I have a dataset with vectors in 2-dimensional space that form separate sequences (paths). Full data is presented below: enter image description here, while a random sample of 5 paths looks like below (please note that incontinuity in paths are natural for the data and doesn't mean missing values): enter image description here

I would like to find similar paths, where similar would mean (in order from the most to the less prominent):

  1. they end up in a similar region
  2. they are similar in direct length (i.e. length from start to end on x axis)
  3. they are similar in complexity (i.e. number of vectors)
  4. they starts in a similar region

What clustering algorithms are natural choice for such a setup? What are things worth to be aware while clustering paths? How can I deal with the fact, that different paths has different number of vectors? How can I represent a data to take that into account?

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    $\begingroup$ Something along the lines of Network Analysis. $\endgroup$ – user2974951 Dec 5 '18 at 13:02
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    $\begingroup$ I don't think your problem are the clustering algorithms themselves. Your problem is defining a metric of distance. If you can define what the distance between two paths means, then you can use any clustering algorithm you want. PS: I don't think network analysis is appropriate for your problem, unless you can construct a graph using those paths. $\endgroup$ – Ricardo Cruz Dec 7 '18 at 0:22

Like Ricardo mentioned in his comment on your question, the main step here is finding a distance metric between paths. Then you can experiment with different clustering algorithms and see what works.

What comes to mind is dynamic time warping (DTW). DTW gives you a way to find a measure of "distance" (it is actually not strictly a distance metric, but it is close) between two time series. One very useful thing is that it can be used to compare two time series that are of different lengths.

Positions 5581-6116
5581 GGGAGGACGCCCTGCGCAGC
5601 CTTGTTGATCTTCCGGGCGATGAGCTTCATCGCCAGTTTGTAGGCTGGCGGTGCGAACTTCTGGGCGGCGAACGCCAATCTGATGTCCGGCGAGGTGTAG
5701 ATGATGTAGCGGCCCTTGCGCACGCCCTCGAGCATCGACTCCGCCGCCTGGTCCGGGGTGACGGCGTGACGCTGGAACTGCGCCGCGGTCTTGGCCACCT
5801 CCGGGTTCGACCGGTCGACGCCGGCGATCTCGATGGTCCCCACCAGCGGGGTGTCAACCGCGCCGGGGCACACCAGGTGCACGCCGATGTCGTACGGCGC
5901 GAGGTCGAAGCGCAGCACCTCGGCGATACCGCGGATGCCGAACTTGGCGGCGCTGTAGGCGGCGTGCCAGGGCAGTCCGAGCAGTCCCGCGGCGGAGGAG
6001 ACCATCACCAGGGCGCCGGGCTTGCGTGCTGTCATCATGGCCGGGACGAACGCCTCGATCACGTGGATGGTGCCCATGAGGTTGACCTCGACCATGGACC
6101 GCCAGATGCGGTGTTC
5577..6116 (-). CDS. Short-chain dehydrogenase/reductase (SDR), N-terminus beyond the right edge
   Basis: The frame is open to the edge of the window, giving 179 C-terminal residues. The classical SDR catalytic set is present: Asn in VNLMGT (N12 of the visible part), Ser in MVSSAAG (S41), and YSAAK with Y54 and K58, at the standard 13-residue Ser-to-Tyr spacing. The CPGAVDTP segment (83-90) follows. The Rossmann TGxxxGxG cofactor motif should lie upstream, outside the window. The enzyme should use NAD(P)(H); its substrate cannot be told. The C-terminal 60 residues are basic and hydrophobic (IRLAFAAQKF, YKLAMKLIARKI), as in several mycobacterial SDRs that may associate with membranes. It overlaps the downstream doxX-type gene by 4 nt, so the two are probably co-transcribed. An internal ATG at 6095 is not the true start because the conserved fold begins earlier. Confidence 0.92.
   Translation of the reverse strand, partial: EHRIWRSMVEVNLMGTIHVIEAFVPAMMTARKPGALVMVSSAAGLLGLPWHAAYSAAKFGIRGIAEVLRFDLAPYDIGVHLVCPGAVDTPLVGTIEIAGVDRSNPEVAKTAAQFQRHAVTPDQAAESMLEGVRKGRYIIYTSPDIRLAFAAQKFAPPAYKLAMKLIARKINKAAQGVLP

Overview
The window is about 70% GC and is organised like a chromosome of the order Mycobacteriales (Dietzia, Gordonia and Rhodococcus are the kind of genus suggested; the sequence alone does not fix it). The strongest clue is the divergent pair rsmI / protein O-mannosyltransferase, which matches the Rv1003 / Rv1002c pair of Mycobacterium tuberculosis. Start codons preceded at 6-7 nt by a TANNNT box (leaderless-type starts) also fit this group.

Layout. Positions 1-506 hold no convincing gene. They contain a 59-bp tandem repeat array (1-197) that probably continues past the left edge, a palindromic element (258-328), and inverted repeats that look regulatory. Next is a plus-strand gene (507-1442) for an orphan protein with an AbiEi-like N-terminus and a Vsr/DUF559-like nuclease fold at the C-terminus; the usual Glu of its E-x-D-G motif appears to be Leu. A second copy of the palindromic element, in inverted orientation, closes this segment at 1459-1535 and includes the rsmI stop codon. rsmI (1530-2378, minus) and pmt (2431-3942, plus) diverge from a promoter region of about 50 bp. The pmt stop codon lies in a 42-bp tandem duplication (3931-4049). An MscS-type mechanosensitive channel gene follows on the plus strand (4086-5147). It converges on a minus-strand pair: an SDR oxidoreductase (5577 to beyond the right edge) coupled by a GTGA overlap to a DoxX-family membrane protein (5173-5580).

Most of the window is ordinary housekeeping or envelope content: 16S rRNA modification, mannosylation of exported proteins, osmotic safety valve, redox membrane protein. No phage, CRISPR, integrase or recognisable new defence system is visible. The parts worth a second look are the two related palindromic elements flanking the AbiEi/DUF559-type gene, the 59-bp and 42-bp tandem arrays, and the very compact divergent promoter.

There are many good blog posts on DTW, so I won't try to give yet another explanation of it. There are also many python implementations of it. And a lot of work has gone into making the algorithm very fast. DTW is a strange algorithm--in some ways very simplistic, but typically works well. Once you modify the algorithm to deal with paths, you can construct the distance matrix and use that for clustering. One common clustering algorithm that is used in conjunction with DTW is spectral clustering, since the distance matrix can be used directly (instead of the matrix of data points, which we don't have here).

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    $\begingroup$ thx for the tip on DTW $\endgroup$ – StephenBoesch Dec 7 '18 at 21:59

Your questions indicates that you may want to rather extract features than use DTW. Nevertheless, you will have to carefully construct a dissimilarity matrix, as start point, end point vs. complexity need to be treated and weighted differently.

Once you have a decent and tested measure of dissimilarity, you have a wide variety of algorithms to choose from: HAC, Affinity Propagation, Spectral, DBSCAN, OPTICS, ...

But you cannot expect them to "just" work on whatever data you have. You need to prepare the data and choose the dissimilarity.


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